The term autism-spectrum disorders (ASD) exemplifies the tremendous heterogeneity in this developmental disorder at both the phenotypic and underlying genetic levels. It has repeatedly been observed that ASD disproportionately affects males (B) relative to females (@). Although many hypotheses attempt to explain this bias, no clear answers have emerged because of inconsistent and incomplete phenotyping and small sample sizes. We propose to leverage the interdisciplinary strengths and recruiting power of our network to study sex- specific differences by deep phenotyping and genotyping of ASD participants. We will recruit a sex-balanced cohort of ASD (N=125 B N=125 @) and matched typically developing (TD) comparison participants (N=125 B, N=125 @), as well as a set of unaffected siblings (US;N=63 @, N=62 B). We will quantitatively phenotype multiple behavioral domains and measure several key ASD-related neural systems at the level of brain structure (sMRI), connectivity (DTI and fMRI), function (task based and resting state fMRI), and temporal dynamics (EEG). Additionally, we will measure copy number variation (CNV) and single nucleotide variation (SNV) for these participants and their parents, allowing us to test sex- and circuit-specific genotype-phenotype hypotheses for five candidate ASD genes and ultimately extend our methods to a search for novel sex-specific and high-risk genes.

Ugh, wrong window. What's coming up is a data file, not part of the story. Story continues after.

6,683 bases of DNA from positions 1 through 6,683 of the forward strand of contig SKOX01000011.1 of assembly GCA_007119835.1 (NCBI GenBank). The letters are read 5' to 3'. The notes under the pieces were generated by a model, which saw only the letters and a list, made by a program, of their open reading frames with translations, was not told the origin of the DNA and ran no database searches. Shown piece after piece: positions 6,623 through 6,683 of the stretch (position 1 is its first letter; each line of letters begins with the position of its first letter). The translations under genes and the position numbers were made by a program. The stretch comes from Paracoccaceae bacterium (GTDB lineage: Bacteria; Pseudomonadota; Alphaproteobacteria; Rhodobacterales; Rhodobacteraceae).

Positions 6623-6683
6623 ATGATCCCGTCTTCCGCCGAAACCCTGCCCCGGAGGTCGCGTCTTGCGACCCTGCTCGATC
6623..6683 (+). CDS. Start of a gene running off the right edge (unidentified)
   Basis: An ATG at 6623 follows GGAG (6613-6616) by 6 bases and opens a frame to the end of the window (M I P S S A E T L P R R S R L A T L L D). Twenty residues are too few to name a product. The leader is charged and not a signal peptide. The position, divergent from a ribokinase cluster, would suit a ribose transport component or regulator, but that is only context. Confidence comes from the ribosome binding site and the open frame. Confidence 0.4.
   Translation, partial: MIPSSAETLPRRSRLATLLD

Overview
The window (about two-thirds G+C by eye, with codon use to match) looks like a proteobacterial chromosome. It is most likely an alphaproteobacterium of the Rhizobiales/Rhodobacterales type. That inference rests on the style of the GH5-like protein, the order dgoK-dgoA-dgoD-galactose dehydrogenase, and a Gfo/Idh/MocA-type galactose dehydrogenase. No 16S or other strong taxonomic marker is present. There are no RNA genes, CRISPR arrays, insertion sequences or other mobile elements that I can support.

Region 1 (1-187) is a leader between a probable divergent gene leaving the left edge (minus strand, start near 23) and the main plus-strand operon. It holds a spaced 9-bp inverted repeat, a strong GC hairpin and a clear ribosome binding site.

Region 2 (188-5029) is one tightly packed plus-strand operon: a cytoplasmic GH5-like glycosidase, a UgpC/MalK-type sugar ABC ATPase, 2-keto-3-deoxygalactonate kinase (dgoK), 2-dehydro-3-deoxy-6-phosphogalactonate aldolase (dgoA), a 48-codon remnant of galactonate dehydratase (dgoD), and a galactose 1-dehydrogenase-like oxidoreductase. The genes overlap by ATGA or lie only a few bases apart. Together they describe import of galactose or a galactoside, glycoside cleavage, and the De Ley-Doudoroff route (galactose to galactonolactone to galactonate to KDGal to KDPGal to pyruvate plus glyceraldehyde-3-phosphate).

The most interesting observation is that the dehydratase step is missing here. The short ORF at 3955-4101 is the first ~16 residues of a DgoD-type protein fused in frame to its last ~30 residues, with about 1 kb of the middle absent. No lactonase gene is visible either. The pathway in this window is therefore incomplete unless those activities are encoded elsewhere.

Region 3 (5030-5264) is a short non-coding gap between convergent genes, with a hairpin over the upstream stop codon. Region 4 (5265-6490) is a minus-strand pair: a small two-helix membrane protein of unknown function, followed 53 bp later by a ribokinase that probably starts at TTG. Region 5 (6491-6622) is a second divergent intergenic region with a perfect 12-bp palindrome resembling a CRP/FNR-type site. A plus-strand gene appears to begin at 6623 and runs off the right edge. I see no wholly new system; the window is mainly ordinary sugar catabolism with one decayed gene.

Our Specific Aims are to: 1) Identify sex differences in brain structure, function, connectivity, and temporal dynamics in ASD. 2) Characterize associations between DNA sequence and copy number variants and brain structure and function in @ASD and @TD versus BASD and BTD. 3) Relate brain differences in structure, function, and temporal dynamics to heterogeneity in ASD behavior and genetics. We hypothesize that advanced network methods can aid in understanding the tremendous heterogeneity in ASD by connecting different levels of phenotype with genetic variation. We will therefore combine multiple levels of biology and endophenotypes - SNVs, CNVs, behavioral metrics, and resting state imaging and electrophysiology measures - into one framework across affected and unaffected siblings and controls using an integrated network analysis, iWGCNA.
In this project, we will pool together our interdisciplinary expertise and recruitment efforts across four leading Centers for the study of autism spectrum disorder (Yale, UCLA, Harvard, and University of Washington) in an effort to: 1) Identify difference between boys and girls in brain mechanisms underlying autism spectrum disorder;2) Search for relationships between brain mechanisms and underlying genetic differences;3) Discover the brain and genetic mechanisms underlying heterogeneity in the presentation and severity of autism spectrum disorder in boys and girls.
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